Talking Fiction with Venita Blackburn, 2016 Pushcart Prize Nominee

Bridget Dooley (BD): First of all, thanks so much for allowing me to ask you questions! I was struck by your story in our Summer 2016 issue, “Ravished,” particularly in how humor creates intimacy and in how complicated the sisters’ …

Bridget Dooley is a PhD student in creative writing and literature at the University of Georgia and a graduate of Western Michigan University’s MFA in fiction. Her writing has appeared in Word Riot, Apt, The Electronic Encyclopedia of Experimental Literature, Goddessmode: a collection of video game writing by women and nonbinary artists, and is forthcoming from Cream City Review and The Atlas Review. You can find her work at

on The Other One by Hasanthika Sirisena

Sarah Blakley-Cartwright is the New York Times bestselling author of Red Riding Hood (Poppy, 2011). The recipient of awards from the Aspen Writers Institute and the Fine Arts Work Center in Provincetown, she lives in New York City.

on The Noise of Time by Julian Barnes

Julian Barnes’s 1989 novel A History of the World in 10½ Chapters includes an essayistic meditation on love in which he brilliantly considers the meanings and ramifications of history and our tendency to turn life into a narrative:


Jonathan Russell Clark is a literary critic and the author of  Skateboard (Bloomsbury Academic Press, 2022) and An Oasis of Horror in a Desert of Boredom (Fiction Advocate, 2018). His writing has appeared in the New York Times Book Review, the Los Angeles Times, the San Francisco Chronicle, Tin House, Vulture, Rolling Stone, the Atlantic, and numerous others.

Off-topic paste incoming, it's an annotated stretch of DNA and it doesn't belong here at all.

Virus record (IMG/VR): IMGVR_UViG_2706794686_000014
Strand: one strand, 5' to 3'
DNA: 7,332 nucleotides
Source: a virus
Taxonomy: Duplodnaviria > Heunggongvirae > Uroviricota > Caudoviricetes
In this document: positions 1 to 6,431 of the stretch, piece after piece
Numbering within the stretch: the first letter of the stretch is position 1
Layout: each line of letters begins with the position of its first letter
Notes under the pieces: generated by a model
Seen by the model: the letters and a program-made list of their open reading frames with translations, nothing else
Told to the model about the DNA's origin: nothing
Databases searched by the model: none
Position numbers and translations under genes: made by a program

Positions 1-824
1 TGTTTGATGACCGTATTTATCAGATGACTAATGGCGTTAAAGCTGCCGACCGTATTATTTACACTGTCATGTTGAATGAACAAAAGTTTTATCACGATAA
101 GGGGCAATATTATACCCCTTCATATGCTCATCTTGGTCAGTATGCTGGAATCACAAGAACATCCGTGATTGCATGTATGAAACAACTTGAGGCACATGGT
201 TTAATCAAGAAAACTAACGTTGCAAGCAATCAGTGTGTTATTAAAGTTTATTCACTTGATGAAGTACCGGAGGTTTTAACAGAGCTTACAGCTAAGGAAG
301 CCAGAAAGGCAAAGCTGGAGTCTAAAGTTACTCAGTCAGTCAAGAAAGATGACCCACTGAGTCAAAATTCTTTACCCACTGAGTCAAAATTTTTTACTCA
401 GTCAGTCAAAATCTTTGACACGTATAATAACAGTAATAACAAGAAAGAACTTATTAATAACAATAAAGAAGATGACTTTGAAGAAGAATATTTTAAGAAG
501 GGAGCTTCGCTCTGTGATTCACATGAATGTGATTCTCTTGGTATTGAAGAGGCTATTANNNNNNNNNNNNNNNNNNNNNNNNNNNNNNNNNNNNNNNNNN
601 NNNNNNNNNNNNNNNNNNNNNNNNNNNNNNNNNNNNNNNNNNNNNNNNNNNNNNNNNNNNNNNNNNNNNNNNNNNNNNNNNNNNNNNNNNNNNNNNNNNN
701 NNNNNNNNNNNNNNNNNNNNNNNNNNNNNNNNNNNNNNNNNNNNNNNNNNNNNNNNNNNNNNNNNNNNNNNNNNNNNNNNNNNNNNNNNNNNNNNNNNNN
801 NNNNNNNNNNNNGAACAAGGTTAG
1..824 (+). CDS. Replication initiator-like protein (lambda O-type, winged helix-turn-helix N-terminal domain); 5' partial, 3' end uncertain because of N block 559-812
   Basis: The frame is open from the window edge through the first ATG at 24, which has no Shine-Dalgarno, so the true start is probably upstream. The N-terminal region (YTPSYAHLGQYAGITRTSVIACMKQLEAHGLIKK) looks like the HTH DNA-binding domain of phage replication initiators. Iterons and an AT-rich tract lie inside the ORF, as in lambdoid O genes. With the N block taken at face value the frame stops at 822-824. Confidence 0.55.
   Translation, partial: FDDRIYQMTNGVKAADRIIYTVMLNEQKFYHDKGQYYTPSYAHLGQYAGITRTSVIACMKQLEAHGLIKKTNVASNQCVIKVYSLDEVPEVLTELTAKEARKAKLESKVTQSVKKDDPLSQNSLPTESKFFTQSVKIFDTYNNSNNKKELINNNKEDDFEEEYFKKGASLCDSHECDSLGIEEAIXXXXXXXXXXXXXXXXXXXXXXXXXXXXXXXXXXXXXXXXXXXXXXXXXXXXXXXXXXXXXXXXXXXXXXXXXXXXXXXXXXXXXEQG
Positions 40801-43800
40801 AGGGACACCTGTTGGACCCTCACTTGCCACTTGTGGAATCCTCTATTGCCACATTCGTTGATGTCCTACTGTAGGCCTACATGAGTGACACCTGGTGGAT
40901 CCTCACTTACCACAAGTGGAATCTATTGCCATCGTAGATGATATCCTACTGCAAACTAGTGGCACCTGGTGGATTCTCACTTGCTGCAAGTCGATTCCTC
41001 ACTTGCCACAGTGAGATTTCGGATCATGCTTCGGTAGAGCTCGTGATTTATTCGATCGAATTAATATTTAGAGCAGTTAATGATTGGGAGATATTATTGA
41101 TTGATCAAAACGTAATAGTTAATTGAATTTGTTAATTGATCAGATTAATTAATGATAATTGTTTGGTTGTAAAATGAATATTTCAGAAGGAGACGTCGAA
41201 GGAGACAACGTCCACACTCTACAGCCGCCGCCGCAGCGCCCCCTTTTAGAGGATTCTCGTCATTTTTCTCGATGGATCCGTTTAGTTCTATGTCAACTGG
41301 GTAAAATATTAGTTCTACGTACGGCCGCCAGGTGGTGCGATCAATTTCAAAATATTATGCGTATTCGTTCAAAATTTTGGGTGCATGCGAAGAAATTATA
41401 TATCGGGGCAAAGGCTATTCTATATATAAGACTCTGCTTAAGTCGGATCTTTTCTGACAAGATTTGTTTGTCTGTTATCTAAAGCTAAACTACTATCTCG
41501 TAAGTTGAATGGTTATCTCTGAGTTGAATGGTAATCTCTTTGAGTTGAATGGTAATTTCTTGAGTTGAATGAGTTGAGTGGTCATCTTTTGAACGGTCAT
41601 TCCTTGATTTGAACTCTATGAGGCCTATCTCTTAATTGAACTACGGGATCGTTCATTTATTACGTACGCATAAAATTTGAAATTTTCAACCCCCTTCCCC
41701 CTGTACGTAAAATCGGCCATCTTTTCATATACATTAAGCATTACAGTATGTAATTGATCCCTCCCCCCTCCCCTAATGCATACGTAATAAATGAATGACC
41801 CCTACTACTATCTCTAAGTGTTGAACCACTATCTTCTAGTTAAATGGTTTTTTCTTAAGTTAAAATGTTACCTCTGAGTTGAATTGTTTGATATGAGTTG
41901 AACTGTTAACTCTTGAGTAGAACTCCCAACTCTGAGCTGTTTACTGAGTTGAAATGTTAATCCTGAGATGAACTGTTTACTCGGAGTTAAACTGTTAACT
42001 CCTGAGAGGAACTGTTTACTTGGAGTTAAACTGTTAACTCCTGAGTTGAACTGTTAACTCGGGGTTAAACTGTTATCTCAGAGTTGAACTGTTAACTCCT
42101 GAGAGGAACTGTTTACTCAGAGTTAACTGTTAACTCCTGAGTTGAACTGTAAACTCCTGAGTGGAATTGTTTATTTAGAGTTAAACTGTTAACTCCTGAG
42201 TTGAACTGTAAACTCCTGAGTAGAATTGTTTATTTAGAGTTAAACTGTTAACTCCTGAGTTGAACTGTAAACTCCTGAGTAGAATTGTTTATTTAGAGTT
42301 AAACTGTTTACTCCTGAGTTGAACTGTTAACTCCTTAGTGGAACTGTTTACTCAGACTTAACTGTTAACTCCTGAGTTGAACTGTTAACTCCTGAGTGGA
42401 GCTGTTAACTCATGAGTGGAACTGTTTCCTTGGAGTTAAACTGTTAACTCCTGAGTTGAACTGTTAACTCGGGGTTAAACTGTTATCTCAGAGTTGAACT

(In)justice of the Place: Design and Pattern in Contemporary Political Poetry

Recent racial violence in the United States and abroad makes poetry books that take up social justice ever more urgent. Books with explicit political content often eschew the lyrical in favor of “documentary” materials, while others manage to twine them. …

Robin Becker’s new book of poems, The Black Bear Inside Me (University of Pittsburgh Press, 2018), appears in the Pitt Poetry Series. Her previous books with Pitt include Tiger Heron (2014), Domain of Perfect Affection (2006), All-American Girl (1996), The Horse Fair (2000), and Giacometti’s Dog (1990). Recent poems have appeared in the New York Times Magazine and the New Yorker. The Liberal Arts Research Professor Emeritus of English and Women’s Studies at Penn State, Becker serves as contributing and poetry editor for the Women’s Review of Books.

Feasting on Surprise, Caught Fast in Pictures (on Rachael Z. DeLue’s Arthur Dove: Always Connect; Robert Walser’s Looking at Pictures, translated by Susan Bernofsky, Lydia Davis, and Christopher Middleton; and Julian Barnes’s Keeping an Eye Open: Essays on Art)

Luke A. Fidler is a doctoral student in the Department of Art History at the University of Chicago. His scholarly work has appeared in, or is forthcoming from, Art Journal, Peregrinations, and postmedieval.

Crossroads of America